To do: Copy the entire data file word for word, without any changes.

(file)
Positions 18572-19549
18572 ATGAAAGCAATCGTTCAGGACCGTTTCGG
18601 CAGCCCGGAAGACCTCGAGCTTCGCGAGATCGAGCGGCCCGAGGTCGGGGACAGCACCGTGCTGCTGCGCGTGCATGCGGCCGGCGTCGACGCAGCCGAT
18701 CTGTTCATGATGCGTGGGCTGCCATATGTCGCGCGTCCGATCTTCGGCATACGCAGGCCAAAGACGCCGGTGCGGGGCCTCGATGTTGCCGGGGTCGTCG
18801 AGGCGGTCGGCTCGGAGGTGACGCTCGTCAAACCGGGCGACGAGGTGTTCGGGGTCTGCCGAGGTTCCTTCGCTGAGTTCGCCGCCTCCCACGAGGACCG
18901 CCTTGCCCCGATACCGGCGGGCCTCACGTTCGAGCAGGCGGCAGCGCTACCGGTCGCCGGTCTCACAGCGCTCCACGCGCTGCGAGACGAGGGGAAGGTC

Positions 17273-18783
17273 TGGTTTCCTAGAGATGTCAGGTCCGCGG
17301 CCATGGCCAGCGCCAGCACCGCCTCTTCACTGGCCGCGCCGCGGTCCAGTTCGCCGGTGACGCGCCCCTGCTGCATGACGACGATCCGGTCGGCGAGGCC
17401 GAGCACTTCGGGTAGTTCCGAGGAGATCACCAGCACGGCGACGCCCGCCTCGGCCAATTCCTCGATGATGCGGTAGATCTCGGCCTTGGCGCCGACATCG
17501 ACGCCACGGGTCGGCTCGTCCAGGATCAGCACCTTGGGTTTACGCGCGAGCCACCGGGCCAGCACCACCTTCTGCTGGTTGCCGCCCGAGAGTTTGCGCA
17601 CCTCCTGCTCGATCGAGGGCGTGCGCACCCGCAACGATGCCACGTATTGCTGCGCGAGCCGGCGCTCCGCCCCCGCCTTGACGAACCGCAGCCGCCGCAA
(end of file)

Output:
Positions 18572-19549
18572 ATGAAAGCAATCGTTCAGGACCGTTTCGG
18601 CAGCCCGGAAGACCTCGAGCTTCGCGAGATCGAGCGGCCCGAGGTCGGGGACAGCACCGTGCTGCTGCGCGTGCATGCGGCCGGCGTCGACGCAGCCGAT
18701 CTGTTCATGATGCGTGGGCTGCCATATGTCGCGCGTCCGATCTTCGGCATACGCAGGCCAAAGACGCCGGTGCGGGGCCTCGATGTTGCCGGGGTCGTCG
18801 AGGCGGTCGGCTCGGAGGTGACGCTCGTCAAACCGGGCGACGAGGTGTTCGGGGTCTGCCGAGGTTCCTTCGCTGAGTTCGCCGCCTCCCACGAGGACCG
18901 CCTTGCCCCGATACCGGCGGGCCTCACGTTCGAGCAGGCGGCAGCGCTACCGGTCGCCGGTCTCACAGCGCTCCACGCGCTGCGAGACGAGGGGAAGGTC

Positions 17273-18783
17273 TGGTTTCCTAGAGATGTCAGGTCCGCGG
17301 CCATGGCCAGCGCCAGCACCGCCTCTTCACTGGCCGCGCCGCGGTCCAGTTCGCCGGTGACGCGCCCCTGCTGCATGACGACGATCCGGTCGGCGAGGCC
17401 GAGCACTTCGGGTAGTTCCGAGGAGATCACCAGCACGGCGACGCCCGCCTCGGCCAATTCCTCGATGATGCGGTAGATCTCGGCCTTGGCGCCGACATCG
17501 ACGCCACGGGTCGGCTCGTCCAGGATCAGCACCTTGGGTTTACGCGCGAGCCACCGGGCCAGCACCACCTTCTGCTGGTTGCCGCCCGAGAGTTTGCGCA
17601 CCTCCTGCTCGATCGAGGGCGTGCGCACCCGCAACGATGCCACGTATTGCTGCGCGAGCCGGCGCTCCGCCCCCGCCTTGACGAACCGCAGCCGCCGCAA